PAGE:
According to Byrd, the reason the private equity sector has become so active in dealmaking stems from investors chasing yield and returns that typically “outpace that of the public market.” Although the market has done “phenomenally,” much of the institutional capital is “getting pumped into the private equity space,” he said.
“We’ve been in a recovery for eight, nine years… (and) I don’t understand why there aren’t more sellers coming to the market,” Byrd added. “Interest rates continue to be historically low, tax rates are low today … and banks are willing to lend. It’s hard to imagine in this environment that if somebody is thinking about selling the business in the next three to five years, why they wouldn’t be doing it now.”
CHANGING THE COURSE
For an individual investor like Hartline, the ability to apply his years of corporate knowledge to a new career provided a promising pathway to a new venture.
So far at Kingma’s, Hartline has been able to grow the company, outpacing industry averages for grocery operators in an era of flat or declining sales at national publicly traded companies. He declined to disclose annual sales for the business.
Hartline attributes the initial success at Kingma’s to serving customers how they want to be served, in more of a “European model” for shopping focused on fresh-from-the-field produce and butchered meats.
“The Millennial, hipster or Gen-Xers are a little disenchanted with (corporate culture) … and are flocking to something local,” he said.
The move to a neighborhood market also afforded Hartline the ability to work on the business at whatever pace he chose, rather than at the speed Wall Street investors demanded.
“At Kingma’s, I could sit back, learn about the model, the people and then over time evolve the merchandising flow and the products,” he said. “After a couple of years, I learned that this is a model that can definitely be scalable in today’s environment.”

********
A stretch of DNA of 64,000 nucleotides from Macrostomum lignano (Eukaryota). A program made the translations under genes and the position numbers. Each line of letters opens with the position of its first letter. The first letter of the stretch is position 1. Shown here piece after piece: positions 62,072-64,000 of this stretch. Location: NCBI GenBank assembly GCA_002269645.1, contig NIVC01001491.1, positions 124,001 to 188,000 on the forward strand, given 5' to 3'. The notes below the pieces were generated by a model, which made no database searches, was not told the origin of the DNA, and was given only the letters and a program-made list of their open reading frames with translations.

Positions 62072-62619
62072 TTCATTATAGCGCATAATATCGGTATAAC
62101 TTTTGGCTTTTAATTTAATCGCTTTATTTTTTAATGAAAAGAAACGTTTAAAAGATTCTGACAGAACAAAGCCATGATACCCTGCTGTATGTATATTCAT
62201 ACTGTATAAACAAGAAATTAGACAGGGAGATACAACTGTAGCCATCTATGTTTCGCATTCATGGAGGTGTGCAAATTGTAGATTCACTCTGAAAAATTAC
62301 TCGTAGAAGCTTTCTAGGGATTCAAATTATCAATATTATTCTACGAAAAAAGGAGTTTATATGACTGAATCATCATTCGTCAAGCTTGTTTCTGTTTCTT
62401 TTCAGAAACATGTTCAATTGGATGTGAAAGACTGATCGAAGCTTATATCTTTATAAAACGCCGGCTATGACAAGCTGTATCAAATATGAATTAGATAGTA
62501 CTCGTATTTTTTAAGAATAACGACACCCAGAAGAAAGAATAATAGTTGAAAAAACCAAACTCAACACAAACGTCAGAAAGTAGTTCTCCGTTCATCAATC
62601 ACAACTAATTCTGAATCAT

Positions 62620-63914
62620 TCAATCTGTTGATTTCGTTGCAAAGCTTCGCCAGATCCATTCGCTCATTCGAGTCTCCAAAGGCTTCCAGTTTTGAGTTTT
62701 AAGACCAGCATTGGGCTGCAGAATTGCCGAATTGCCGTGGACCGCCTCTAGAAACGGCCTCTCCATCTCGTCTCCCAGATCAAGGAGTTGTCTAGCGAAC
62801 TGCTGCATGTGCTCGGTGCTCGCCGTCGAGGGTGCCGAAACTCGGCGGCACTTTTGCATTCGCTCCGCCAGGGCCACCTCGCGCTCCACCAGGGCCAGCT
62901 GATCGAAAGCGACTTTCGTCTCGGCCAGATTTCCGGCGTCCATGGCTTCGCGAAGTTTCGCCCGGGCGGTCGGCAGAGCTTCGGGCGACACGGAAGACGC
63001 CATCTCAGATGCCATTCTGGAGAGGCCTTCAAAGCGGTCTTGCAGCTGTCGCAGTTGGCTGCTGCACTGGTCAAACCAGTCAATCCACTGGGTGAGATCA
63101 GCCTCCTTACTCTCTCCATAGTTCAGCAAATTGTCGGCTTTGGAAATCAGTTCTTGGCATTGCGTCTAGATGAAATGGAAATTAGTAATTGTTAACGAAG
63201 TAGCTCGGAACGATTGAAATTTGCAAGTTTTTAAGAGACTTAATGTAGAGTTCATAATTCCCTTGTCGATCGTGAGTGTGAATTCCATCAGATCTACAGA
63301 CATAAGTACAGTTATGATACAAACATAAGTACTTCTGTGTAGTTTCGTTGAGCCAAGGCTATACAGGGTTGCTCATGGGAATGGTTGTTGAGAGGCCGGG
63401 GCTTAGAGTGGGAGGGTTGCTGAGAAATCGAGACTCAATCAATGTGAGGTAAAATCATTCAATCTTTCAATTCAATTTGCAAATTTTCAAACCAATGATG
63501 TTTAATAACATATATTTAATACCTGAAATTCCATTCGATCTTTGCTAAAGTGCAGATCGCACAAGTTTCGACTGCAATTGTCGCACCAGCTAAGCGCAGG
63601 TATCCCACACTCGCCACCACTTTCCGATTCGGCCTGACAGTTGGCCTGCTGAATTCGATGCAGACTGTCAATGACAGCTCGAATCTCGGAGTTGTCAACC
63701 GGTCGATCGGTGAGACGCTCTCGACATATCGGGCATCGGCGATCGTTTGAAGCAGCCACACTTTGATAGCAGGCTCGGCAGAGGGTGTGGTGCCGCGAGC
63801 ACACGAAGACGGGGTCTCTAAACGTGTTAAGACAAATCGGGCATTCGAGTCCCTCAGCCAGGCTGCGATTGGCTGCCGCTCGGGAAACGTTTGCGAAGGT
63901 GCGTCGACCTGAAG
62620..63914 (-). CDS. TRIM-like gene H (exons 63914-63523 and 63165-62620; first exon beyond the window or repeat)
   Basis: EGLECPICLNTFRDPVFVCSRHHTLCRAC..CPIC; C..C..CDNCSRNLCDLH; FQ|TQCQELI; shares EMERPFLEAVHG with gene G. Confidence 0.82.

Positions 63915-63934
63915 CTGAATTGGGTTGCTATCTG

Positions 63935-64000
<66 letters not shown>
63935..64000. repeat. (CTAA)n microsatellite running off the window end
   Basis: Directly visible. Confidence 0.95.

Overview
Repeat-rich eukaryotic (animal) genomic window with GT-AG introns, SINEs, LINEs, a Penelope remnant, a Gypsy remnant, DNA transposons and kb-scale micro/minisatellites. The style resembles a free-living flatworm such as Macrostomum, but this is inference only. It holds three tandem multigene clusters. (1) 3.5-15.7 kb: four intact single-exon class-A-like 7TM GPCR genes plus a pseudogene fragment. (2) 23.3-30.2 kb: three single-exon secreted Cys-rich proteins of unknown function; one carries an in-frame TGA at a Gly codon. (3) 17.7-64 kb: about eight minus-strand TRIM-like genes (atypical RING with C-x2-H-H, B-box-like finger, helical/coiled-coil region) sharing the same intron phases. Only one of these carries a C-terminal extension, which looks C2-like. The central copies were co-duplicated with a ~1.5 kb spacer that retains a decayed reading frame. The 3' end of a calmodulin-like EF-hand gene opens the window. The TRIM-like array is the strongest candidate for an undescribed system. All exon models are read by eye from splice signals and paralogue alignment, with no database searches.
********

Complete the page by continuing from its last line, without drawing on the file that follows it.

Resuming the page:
Separately from Kingma’s, Hartline also continued to look for investments. Last year, he invested in Fish Lads of Grand Rapids Inc. — which operates the Carvers Grand Rapids’ Finest Meats store adjacent to it in the Grand Rapids Downtown Market — helping co-founder Jeff Butzow buy out a business partner.
Then, when Kingma’s opened a 14,000-square-foot second store in Ada last September, it featured a Fish Lads-branded counter inside, as well as more of the “culinary flare” inspired by Carvers at the meat counter.
According to M&A and succession plan advisers, more people like Hartline could jump into the market as buyers in the coming years.
“Sixty-three percent of individual buyers say their number one goal or motivation to buy a business is to be their own boss,” said Max Friar, principal at Grand Rapids-based Calder Capital LLC. “That’s a perennial thing. That’s in any environment. I get calls daily and from more than one (person) who wants that situation. In a good economy or a bad economy, that’s going to be a driving factor.”